This is a guest post by April Wright. April is a graduate student in evolutionary biology at the University of Texas at Austin. When she’s not crunching data at her computer, she teaches courses for novice biologists so they can learn some computation. In her spare time, she enjoys reading, gaming, running with her dogs and spending time in the kitchen. You can get ahold of her at her website or Twitter.
So I wrote a blog post that went a little bit viral the other day. And a lot of people have asked in the past couple days what can be done to improve the atmosphere at programming meetings. I’ve been chewing on that pretty substantially.
I’ve had a lot of good discussions over the past couple days (help yourself to warm fuzzies here).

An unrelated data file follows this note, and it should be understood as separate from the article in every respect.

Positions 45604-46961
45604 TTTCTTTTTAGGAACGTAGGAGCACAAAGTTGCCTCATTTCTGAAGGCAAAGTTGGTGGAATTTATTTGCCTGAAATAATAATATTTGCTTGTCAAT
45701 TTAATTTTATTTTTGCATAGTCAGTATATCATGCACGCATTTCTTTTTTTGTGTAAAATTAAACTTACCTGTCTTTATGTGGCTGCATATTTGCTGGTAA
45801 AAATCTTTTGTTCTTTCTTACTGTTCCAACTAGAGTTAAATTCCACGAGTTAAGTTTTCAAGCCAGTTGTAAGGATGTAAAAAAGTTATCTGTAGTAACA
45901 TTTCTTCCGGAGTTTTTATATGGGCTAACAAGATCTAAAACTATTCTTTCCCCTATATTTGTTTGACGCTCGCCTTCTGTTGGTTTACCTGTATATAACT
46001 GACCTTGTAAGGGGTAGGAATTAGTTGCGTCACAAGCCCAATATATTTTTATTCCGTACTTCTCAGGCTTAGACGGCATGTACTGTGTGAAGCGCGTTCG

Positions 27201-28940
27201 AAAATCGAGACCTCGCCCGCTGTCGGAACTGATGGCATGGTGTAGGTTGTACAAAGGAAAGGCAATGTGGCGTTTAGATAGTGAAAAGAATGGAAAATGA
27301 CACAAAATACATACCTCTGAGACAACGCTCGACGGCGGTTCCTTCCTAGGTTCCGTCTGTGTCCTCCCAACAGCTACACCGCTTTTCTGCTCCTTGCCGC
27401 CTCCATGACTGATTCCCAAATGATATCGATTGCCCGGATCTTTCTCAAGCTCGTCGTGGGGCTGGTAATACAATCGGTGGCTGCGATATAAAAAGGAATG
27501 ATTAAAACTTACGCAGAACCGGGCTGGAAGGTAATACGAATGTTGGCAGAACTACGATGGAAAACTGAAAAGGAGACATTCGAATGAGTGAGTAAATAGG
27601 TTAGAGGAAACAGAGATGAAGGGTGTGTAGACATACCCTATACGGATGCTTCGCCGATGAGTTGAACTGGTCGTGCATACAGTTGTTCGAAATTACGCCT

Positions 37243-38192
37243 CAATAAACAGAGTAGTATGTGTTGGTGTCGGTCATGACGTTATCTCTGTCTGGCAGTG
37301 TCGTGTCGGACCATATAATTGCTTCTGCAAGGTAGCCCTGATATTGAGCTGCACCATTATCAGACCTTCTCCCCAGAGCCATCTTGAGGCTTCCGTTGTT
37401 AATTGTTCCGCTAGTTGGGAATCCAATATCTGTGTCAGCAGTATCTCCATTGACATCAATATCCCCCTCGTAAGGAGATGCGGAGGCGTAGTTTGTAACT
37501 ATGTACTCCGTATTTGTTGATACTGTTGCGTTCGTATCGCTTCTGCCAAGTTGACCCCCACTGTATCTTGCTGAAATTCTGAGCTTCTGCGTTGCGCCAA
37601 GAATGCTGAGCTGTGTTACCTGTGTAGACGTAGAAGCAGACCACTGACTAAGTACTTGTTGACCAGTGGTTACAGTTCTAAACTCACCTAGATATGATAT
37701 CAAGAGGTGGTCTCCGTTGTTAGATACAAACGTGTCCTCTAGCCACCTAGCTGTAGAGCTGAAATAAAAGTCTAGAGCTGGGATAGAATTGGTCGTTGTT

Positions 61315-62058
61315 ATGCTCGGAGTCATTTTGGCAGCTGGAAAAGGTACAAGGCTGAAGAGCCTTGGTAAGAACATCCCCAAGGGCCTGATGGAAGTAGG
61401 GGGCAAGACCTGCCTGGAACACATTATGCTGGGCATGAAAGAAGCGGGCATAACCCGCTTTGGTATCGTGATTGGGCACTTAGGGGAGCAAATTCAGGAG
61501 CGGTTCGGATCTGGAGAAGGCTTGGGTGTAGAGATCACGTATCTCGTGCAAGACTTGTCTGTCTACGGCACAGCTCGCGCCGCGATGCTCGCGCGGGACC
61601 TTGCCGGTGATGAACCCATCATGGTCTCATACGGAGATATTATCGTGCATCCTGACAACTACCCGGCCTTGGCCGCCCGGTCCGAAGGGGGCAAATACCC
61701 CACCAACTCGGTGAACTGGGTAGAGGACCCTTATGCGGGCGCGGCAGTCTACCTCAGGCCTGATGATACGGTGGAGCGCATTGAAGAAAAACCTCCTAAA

Reader bioatmosphere made a very good point in the comments, pulled out below:
The burden to fix things shouldn’t be on you just because you’re experiencing them
She’s right, of course. And that reminded me of this post by Cate Huston, which closes with a section called “Changing the Conversation”. I’ll copy the crucial bit (do read the whole thing, though) below:
Are you doing meaningful work?
Do you feel appreciated?
Do you feel respected?
And I’m going to tack on one more:
Do you feel like you’re part of something?
Because I think that’s what really got me: I felt like I was part of something, then I didn’t. It’s not just being snubbed that hurts, it’s a sense of loss of a community I kinda thought I fit with.
Since I have some ears bent towards me for a bit: People who feel integrated in communities and happy at meetings, what about it? What about these communities and meetings that makes you feel appreciated? Or respected? Or part of something? And what could you do to help someone else feel that?
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